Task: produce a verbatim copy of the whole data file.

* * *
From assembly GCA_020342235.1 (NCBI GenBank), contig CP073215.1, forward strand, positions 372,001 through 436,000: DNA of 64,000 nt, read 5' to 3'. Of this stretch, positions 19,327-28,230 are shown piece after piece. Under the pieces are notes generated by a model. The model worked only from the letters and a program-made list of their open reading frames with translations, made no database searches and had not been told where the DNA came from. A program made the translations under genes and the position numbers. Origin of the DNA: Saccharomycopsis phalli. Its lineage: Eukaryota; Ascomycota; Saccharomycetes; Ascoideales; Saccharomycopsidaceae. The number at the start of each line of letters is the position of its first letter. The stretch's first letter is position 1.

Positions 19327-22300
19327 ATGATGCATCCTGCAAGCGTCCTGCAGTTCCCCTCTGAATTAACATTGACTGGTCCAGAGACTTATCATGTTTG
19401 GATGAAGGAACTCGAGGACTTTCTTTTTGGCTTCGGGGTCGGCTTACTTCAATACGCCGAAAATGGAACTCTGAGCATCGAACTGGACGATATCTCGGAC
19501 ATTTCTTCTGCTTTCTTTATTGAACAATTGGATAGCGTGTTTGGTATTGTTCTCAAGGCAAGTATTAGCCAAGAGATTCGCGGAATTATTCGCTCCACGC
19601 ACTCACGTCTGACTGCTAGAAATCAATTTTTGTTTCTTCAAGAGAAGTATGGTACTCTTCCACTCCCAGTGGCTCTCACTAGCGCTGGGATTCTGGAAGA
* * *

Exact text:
From assembly GCA_020342235.1 (NCBI GenBank), contig CP073215.1, forward strand, positions 372,001 through 436,000: DNA of 64,000 nt, read 5' to 3'. Of this stretch, positions 19,327-28,230 are shown piece after piece. Under the pieces are notes generated by a model. The model worked only from the letters and a program-made list of their open reading frames with translations, made no database searches and had not been told where the DNA came from. A program made the translations under genes and the position numbers. Origin of the DNA: Saccharomycopsis phalli. Its lineage: Eukaryota; Ascomycota; Saccharomycetes; Ascoideales; Saccharomycopsidaceae. The number at the start of each line of letters is the position of its first letter. The stretch's first letter is position 1.

Positions 19327-22300
19327 ATGATGCATCCTGCAAGCGTCCTGCAGTTCCCCTCTGAATTAACATTGACTGGTCCAGAGACTTATCATGTTTG
19401 GATGAAGGAACTCGAGGACTTTCTTTTTGGCTTCGGGGTCGGCTTACTTCAATACGCCGAAAATGGAACTCTGAGCATCGAACTGGACGATATCTCGGAC
19501 ATTTCTTCTGCTTTCTTTATTGAACAATTGGATAGCGTGTTTGGTATTGTTCTCAAGGCAAGTATTAGCCAAGAGATTCGCGGAATTATTCGCTCCACGC
19601 ACTCACGTCTGACTGCTAGAAATCAATTTTTGTTTCTTCAAGAGAAGTATGGTACTCTTCCACTCCCAGTGGCTCTCACTAGCGCTGGGATTCTGGAAGA